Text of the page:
The pizza as we have said is the food of winter. On the first of May the pizza gives place to the cocomero; but the merchandise only, disappears, the merchant remains the same. The seller is like the ancient Janus, with a face which weeps upon the past and smiles upon the future. [Janus is an ancient Roman deity, guardian of doorways and gates and protector of the state in time of war. He is usually represented with two faces, so that he looks both forward and backward. According to Wikipedia, “In ancient Roman religion and mythology, Janus is the god of beginnings and transitions, thence also of gates, doors, doorways, endings and time. He is usually a two-faced god since he looks to the future and the past. The concepts of ‘January’ and ‘janitor’ are both based on aspects of Janus.”] On the said day the pizza-jolo [pizza maker] becomes the mellonaro [seller of melons]. The change does not even extend itself to the shop; the shop remains the same. A pannier of cocomeri instead of a basket of pizza is now carried; a sponge is passed over the traces of oil, bacon, lard, cheese, tomatoes and fish which have been left by the winter comestible and all is done; we pass to the comestible of the summer. Fine cocomeri come from Castellamare; they have an appearance at once exhilarating and tempting; the lively rose color of the pulp is heightened by its contrast with the black seed. But a good cocomero is dear; one of the size of an eight pound ball sells for from five to six sous. It is true that a cocomero of this size, in the hands of an adroit retailer, will be divided into ten or twelve pieces. Every opening of a cocomero is a new exhibition; the opponents stand opposite and each endeavors to surpass the other in the adroitness and impartiality with which he uses the knife in dividing it. The spectator judge. The mellonaro takes a cocomero from the flat pannier where it is piled, with twenty others, like cannon balls in an arsenal. He smells it, he raises it above his head like a Roman Emperor the globe of the world. He cries: “It is like fire!” which announces, in advance, that the pulp will be of the finest red. He cleaves it open at a single blow and presents the two hemispheres to the public one in each hand. If, instead of being red, the pulp of the cocomero is yellow or greenish, which indicates that it is of an inferior quality, the piece fails, the mellonaro is hooted, spit upon and cursed; three failures and the mellonaro is disgraced for ever. If the mellonaro perceives by its weight or odor that a cocomero is not good, he makes no avowal of the fact. On the contrary, he presents it, more boldly, to the people; he enumerates its fine qualities, he boasts of its savory pulp, he extols its icy juice: “You would like very much to eat this pulp! You would like much to drink its juice!” he cries; “but this is not for you; it is destined to delight more noble palates than yours. The king has ordered me to keep it for the queen.” (End of quote)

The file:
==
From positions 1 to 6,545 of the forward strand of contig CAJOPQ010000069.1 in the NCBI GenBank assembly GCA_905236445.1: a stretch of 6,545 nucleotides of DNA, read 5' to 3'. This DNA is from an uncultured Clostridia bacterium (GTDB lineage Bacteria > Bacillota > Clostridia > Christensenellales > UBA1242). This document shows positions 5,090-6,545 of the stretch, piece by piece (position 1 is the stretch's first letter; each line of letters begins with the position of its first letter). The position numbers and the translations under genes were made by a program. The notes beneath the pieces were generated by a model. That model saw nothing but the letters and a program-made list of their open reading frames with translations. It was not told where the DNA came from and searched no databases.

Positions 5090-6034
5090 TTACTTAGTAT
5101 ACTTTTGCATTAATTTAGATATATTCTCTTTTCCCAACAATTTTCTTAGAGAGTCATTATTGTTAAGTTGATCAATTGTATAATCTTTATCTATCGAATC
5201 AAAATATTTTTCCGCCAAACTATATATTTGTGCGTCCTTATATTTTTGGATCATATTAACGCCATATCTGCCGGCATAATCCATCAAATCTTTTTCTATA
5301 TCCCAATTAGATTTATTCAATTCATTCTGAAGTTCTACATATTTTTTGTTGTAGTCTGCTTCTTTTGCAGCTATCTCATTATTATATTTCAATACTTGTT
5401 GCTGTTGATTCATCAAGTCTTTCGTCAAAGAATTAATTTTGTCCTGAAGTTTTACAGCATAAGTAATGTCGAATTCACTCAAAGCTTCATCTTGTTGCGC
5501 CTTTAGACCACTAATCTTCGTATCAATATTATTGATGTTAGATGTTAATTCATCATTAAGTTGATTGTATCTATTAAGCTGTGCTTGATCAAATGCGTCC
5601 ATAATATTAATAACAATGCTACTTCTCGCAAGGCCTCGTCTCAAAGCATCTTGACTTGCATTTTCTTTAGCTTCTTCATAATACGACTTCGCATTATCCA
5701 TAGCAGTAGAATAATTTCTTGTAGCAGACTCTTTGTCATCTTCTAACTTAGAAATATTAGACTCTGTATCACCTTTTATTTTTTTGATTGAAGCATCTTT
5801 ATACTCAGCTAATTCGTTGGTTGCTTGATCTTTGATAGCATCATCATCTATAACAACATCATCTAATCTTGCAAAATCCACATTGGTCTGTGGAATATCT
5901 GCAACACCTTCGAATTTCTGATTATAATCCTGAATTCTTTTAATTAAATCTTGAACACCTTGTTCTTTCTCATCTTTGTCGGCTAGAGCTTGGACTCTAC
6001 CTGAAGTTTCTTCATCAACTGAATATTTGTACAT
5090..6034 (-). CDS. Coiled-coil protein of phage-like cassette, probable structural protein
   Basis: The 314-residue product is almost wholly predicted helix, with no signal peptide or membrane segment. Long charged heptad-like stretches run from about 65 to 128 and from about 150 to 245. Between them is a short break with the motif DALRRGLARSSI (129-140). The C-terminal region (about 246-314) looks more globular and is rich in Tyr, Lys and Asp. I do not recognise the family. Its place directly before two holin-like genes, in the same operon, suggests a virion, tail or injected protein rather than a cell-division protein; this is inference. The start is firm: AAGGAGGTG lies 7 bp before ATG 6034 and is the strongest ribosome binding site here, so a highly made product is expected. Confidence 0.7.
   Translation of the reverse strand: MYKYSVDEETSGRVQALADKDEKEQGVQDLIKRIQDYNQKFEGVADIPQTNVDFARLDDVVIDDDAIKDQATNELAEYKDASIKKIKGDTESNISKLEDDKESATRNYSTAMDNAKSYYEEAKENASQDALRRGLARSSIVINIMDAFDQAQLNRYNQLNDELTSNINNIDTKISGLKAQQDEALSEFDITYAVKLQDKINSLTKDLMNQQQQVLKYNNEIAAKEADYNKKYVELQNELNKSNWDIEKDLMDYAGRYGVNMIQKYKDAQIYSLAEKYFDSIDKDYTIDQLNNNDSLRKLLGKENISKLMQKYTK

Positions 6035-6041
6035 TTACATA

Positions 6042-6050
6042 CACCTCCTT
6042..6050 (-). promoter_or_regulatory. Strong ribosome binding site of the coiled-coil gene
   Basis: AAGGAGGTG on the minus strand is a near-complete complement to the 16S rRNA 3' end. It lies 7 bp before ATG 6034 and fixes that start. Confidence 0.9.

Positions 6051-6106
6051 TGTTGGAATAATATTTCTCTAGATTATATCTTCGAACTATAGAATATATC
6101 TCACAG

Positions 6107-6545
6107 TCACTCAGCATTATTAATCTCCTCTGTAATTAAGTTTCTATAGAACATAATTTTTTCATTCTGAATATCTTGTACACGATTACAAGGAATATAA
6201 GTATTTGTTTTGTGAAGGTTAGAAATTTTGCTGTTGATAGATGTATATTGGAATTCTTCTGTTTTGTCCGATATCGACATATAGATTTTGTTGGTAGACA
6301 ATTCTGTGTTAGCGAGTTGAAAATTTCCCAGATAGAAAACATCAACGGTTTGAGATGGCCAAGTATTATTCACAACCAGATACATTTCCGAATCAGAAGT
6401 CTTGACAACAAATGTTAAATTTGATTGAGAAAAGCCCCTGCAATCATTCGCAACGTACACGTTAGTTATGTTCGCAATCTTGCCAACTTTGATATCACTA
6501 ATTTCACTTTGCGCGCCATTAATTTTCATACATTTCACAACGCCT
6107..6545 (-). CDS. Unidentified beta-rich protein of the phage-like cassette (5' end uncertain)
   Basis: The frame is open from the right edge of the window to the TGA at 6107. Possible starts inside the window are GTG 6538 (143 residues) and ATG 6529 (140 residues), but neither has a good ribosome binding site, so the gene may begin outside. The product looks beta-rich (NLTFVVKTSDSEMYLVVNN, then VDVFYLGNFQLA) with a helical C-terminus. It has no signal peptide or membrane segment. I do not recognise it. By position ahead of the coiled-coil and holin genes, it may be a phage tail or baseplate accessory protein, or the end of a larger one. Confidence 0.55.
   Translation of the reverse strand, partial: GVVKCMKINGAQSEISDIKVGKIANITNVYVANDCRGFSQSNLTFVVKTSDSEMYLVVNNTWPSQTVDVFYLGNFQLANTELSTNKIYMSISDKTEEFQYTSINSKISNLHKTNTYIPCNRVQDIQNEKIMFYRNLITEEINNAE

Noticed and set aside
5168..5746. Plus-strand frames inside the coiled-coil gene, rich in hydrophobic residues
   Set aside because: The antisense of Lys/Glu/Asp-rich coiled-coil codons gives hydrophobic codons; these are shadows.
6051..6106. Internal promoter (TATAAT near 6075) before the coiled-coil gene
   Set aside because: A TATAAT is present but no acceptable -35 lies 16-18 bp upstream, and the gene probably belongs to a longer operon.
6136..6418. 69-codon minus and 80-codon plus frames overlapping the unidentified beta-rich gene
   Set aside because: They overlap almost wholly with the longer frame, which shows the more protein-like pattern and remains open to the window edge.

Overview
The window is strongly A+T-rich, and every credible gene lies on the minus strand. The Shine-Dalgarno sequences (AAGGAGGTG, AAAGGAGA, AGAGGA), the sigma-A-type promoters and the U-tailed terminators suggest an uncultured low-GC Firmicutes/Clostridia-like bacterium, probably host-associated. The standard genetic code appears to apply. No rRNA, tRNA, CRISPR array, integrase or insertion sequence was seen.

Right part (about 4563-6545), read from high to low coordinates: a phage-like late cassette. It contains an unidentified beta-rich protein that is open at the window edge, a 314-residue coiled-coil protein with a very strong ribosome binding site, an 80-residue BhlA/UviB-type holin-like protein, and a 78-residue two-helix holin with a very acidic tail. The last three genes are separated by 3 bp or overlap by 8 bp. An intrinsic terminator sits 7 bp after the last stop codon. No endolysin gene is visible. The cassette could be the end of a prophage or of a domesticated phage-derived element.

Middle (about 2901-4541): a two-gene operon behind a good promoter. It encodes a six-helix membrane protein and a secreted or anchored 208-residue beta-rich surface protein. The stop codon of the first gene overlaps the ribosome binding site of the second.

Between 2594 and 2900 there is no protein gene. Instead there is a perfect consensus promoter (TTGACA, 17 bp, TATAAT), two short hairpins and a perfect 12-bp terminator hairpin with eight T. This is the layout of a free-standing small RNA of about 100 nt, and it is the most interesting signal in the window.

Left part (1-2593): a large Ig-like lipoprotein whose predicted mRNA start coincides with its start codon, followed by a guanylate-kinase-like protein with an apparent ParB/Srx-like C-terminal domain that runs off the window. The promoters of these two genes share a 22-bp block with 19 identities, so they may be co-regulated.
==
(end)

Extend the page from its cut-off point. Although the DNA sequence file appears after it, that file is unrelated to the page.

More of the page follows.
Lazzarone (Drawn by R. Armenise, 1884)

To take a closer look at the pizzas described by Dumas in the above-quoted passages, let us consider the pertinent part of the original French text side-by-side with a slightly different English translation thereof:

The original French text:

“La pizza est une espèce de talmouse comme on en fait à Saint-Denis; elle est de forme ronde et se pétrit de la même pâte que le pain. . . . Au premier abord, la pizza semble un mets simple; après examen, c’est un mets composé. La pizza est à l’huile, la pizza est au lard, la pizza est au saindoux, la pizza est au fromage, la pizza est aux tomates, la pizza est aux petits poissons; c’est le thermomètre gastronomique du marché: elle hausse ou baisse de prix, selon le cours des ingrédiens sus-désignés, selon l’abondance ou la disette de l’année. Quand la pizza aux poissons est à un demi-grain, c’est que la pêche a été bonne; quand la pizza à l’huile est à un grain, c’est que la récolte a été mauvaise. Puis une chose influe encore sur le cours de la pizza, c’est son plus ou moins de fraîcheur. . . .”